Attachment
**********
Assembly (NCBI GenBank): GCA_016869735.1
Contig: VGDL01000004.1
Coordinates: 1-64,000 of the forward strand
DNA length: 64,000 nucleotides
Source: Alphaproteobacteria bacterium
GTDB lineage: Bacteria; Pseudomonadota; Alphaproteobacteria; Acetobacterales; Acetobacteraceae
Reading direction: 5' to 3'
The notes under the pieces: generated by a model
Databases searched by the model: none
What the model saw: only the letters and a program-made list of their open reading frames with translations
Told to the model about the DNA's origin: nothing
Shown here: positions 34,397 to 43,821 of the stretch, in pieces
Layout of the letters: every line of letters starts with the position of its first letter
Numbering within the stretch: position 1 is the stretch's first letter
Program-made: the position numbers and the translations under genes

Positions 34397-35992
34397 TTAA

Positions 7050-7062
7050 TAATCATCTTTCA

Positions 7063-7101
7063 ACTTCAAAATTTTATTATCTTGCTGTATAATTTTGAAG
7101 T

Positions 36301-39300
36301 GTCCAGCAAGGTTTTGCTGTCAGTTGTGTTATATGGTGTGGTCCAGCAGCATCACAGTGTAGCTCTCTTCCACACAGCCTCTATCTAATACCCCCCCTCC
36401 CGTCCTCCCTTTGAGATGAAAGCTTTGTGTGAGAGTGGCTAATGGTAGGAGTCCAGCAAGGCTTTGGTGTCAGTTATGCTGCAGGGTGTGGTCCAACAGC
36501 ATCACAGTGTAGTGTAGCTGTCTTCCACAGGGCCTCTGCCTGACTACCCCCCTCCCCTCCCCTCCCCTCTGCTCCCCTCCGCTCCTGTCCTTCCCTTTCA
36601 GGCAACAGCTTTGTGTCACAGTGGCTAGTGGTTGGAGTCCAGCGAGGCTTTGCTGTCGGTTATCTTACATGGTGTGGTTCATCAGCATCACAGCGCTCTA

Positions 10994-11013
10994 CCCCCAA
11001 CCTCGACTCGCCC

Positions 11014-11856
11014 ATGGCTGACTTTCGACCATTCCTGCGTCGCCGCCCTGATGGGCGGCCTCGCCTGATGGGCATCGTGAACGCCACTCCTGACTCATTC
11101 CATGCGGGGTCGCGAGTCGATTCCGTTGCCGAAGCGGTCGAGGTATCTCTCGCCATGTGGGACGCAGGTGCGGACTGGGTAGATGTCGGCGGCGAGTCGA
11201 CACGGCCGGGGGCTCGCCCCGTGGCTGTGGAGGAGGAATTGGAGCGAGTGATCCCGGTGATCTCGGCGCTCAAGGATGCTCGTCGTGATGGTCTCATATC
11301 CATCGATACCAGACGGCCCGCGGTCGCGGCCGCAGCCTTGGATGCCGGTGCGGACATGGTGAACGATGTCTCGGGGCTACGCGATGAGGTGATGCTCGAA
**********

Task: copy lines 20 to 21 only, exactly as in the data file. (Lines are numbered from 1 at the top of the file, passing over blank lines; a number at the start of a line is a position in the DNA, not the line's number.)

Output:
Positions 7063-7101
7063 ACTTCAAAATTTTATTATCTTGCTGTATAATTTTGAAG